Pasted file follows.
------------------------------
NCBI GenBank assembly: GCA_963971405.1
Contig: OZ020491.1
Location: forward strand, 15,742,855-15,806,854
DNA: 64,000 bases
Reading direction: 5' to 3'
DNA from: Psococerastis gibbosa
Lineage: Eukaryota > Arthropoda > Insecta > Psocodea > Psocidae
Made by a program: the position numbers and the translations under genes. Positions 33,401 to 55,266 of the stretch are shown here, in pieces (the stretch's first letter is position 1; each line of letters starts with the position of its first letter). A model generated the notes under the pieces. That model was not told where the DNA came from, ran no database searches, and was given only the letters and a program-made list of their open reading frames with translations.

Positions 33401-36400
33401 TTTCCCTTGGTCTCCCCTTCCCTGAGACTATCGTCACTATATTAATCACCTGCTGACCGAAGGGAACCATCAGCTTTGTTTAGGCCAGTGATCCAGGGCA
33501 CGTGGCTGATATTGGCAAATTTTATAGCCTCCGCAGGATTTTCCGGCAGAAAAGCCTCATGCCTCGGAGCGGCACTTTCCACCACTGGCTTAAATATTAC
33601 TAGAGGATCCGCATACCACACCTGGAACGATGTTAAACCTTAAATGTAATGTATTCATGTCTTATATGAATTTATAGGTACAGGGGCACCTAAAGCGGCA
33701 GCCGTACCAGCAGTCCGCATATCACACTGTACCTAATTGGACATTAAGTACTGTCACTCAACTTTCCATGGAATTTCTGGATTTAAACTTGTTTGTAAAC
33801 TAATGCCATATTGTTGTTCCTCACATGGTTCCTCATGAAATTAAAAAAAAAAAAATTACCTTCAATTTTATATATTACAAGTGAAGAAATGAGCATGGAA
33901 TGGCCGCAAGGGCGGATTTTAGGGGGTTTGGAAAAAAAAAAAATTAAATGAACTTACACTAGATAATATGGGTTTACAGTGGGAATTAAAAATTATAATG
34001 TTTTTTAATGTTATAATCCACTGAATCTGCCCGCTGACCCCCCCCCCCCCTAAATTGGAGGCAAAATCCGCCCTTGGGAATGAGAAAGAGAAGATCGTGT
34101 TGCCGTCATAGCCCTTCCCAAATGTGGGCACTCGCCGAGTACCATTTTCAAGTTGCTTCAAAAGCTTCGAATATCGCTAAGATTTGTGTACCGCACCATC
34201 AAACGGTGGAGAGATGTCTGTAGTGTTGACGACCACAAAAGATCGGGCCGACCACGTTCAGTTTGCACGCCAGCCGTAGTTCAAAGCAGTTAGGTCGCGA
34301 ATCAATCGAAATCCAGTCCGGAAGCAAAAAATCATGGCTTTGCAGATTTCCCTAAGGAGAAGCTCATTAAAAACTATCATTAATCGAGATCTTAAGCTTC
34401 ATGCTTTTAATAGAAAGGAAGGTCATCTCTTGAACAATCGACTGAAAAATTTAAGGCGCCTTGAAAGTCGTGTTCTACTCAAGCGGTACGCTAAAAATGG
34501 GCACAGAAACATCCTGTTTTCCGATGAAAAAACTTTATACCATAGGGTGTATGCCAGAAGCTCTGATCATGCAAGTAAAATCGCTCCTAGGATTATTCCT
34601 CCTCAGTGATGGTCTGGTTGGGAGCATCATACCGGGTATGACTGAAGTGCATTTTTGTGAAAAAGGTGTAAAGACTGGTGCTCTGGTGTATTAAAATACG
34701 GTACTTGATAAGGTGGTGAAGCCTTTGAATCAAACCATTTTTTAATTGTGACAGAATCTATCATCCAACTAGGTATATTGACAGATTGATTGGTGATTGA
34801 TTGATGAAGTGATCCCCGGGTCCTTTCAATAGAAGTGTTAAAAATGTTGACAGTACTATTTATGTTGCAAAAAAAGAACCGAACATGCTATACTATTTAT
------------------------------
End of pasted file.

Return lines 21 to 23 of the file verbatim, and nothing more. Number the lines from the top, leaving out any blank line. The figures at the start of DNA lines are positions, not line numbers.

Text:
34501 GCACAGAAACATCCTGTTTTCCGATGAAAAAACTTTATACCATAGGGTGTATGCCAGAAGCTCTGATCATGCAAGTAAAATCGCTCCTAGGATTATTCCT
34601 CCTCAGTGATGGTCTGGTTGGGAGCATCATACCGGGTATGACTGAAGTGCATTTTTGTGAAAAAGGTGTAAAGACTGGTGCTCTGGTGTATTAAAATACG
34701 GTACTTGATAAGGTGGTGAAGCCTTTGAATCAAACCATTTTTTAATTGTGACAGAATCTATCATCCAACTAGGTATATTGACAGATTGATTGGTGATTGA